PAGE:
Tuesday, July 6, 2010


This post was a bit delayed, I became busy watching Funny People. I've won a few free months of Zip.ca membership, so I have been renting movies. It's so easy, select online, they mail to the house, watch them, put them in the return paid envelope and then the next movie comes! No I am not trying to sell zip.ca; however, it's free so I am taking advantage of it!

Anyway, after nearly 7 months of nagging aches and pains from my lower abdominal and hip flexors, I tried a new form of treatment today. I have tried ART through Abe, which has keep things at bay and always received temporary relief. So today I saw a local physio named Mike, who did his assessment. He stated that I didn't have any deficiencies in strength, such as a weak side or muscle that was causing the issues. He figures it is related to tight/shortened muscles on my right side. All the tightness has likely resulted in pulling at my abdominal causing the pain.

In saying that, we opted to do some IMS treatment. If you haven't heard of IMS, it is Intramuscular Stimulation. According to this website:

The treatment involves dry needling of affected areas of the body without injecting any substance. The needle sites can be at the epicenter of taut, tender muscle bands, or they can be near the spine where the nerve root may have become irritated and supersensitive. Penetration of a normal muscle is painless; however, a shortened, supersensitive muscle will ‘grasp’ the needle in what can be described as a cramping sensation. The result is threefold. One, a stretch receptor in the muscle is stimulated, producing a reflex relaxation (lengthening). Two, the needle also causes a small injury that draws blood to the area, initiating the natural healing process. Three, the treatment creates an electrical potential in the muscle to make the nerve function normally again. The needle used in IMS, by stimulating muscle spindles, essentially becomes a specific and unique tool for the diagnosis of Neuropathic Muscle Pain.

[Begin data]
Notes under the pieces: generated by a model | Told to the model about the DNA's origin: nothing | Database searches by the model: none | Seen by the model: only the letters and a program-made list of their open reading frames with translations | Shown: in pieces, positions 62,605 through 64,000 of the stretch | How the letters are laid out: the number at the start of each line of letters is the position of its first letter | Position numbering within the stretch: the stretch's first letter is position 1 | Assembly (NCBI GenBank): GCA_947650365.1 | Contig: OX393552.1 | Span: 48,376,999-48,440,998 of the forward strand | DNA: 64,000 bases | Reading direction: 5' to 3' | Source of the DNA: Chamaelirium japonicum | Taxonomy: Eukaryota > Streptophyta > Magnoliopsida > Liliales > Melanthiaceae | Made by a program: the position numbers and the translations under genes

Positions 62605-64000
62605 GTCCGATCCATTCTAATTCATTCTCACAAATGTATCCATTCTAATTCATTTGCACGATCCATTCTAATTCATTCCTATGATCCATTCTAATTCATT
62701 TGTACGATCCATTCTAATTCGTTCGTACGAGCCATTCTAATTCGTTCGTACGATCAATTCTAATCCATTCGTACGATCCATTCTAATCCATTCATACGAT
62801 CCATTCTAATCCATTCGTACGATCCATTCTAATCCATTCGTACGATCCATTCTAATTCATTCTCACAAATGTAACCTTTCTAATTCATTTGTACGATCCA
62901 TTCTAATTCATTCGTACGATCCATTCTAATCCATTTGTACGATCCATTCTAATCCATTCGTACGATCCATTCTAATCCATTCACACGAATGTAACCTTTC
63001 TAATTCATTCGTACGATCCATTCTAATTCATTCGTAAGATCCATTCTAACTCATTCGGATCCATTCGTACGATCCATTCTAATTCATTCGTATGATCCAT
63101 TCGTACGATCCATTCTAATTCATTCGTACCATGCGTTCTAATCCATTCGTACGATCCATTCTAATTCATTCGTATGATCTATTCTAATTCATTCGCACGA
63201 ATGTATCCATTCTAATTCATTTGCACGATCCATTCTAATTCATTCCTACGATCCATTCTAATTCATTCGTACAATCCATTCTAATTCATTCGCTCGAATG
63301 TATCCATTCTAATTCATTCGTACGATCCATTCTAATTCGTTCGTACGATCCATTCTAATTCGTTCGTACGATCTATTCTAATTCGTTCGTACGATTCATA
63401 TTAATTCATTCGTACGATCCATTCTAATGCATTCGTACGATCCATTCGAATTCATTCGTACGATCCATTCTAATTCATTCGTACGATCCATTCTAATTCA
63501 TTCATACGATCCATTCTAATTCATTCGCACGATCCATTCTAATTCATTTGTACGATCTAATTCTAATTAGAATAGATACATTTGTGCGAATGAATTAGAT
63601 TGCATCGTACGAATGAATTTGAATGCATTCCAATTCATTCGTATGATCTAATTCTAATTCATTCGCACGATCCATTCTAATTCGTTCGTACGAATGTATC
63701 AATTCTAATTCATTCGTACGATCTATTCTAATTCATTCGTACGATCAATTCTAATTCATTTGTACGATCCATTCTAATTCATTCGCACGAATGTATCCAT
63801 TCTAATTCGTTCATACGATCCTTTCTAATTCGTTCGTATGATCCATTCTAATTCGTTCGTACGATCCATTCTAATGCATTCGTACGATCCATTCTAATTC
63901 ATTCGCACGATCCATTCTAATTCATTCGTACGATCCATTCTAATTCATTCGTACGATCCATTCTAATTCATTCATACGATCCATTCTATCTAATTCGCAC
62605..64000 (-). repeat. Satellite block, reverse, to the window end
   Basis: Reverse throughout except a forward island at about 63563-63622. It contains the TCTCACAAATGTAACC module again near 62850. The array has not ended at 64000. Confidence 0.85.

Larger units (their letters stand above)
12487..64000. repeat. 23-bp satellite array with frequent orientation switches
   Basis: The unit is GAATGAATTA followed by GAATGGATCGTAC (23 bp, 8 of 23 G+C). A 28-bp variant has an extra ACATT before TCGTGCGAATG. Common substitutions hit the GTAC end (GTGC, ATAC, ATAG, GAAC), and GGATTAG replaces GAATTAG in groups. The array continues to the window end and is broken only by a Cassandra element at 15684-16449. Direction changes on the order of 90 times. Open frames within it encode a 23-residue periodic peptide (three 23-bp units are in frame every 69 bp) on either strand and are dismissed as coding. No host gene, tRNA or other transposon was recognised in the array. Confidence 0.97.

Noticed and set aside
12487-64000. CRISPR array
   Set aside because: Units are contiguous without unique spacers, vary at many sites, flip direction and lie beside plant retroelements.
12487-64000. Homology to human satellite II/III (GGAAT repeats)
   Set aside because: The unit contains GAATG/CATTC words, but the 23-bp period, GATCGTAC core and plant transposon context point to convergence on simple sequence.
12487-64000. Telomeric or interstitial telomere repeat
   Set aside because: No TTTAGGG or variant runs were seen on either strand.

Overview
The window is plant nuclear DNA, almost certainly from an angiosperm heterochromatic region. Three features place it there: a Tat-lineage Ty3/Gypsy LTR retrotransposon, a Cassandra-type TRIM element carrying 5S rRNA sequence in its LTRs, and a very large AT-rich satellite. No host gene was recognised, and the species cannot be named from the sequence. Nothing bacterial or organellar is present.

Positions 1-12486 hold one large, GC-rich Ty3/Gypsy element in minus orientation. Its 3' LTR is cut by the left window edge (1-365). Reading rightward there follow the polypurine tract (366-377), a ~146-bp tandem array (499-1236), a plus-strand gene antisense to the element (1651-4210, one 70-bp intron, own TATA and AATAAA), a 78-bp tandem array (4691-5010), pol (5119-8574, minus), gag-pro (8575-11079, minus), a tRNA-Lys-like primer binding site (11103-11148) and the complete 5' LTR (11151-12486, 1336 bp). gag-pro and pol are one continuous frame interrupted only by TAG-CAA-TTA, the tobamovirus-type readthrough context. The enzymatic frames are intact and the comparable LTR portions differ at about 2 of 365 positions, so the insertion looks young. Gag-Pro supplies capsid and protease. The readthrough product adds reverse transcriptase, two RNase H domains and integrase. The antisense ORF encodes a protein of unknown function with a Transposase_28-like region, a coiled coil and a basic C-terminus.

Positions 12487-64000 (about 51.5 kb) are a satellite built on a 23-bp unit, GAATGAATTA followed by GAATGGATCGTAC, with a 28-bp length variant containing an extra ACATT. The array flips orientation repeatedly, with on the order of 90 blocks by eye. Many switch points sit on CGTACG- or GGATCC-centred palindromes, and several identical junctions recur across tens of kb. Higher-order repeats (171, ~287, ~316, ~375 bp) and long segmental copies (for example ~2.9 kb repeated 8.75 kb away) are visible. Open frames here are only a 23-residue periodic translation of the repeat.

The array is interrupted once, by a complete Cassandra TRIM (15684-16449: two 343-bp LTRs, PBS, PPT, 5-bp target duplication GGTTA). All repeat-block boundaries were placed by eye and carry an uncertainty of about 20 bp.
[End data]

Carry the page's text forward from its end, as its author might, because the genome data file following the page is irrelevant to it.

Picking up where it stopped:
The goal of treatment is to release muscle shortening, which presses on and irritates the nerve. Supersensitive areas can be desensitized, and the persistent pull of shortened muscles can be released. IMS is very effective for releasing shortened muscles under contracture, thereby causing mechanical pain from muscle pull. IMS, in effect, treats the underlying neuropathic condition that causes the pain. When competently performed, IMS has a remarkable success rate, as proven by the amelioration of symptoms and signs, even for chronic back pain with root signs.

It was an interesting process. I had been warned that it hurts, so I went in there a tad nervous about it; however, it wasn't nearly as bad as I expected. Mike inserted a needle into healthy muscle at first to show what it should feel like, which barely hurt. Then he went to town on my lower to mid back. I have no idea how many times I got poked, but I'll tell you that some hurt and some didn't hurt too bad. Nothing was unbearable though. After my back he went onto my right side, then one in the piriformis before doing the last one in the abductor of the inner thigh. I think the one that hurt the most was the ones in my side. One in my mid back was pretty bad too.

After that he stated we were done for the day and that we would do another session next week. He only wanted to do so much so that I wouldn't take too long to recover. On the drive home I definitely felt my back and side, but after a few hours the aching went away. So far it feels good, we'll see how it is in the morning.

Have any of you had IMS? I have a workout tomorrow so I hope I feel okay for that. I think I should be, if anything my lower back might bug me but he really didn't pick on my legs.

I really have more to say, but seen as how it is 12:37am and Funny People is almost over (I'm multitasking), I should sign off for now!

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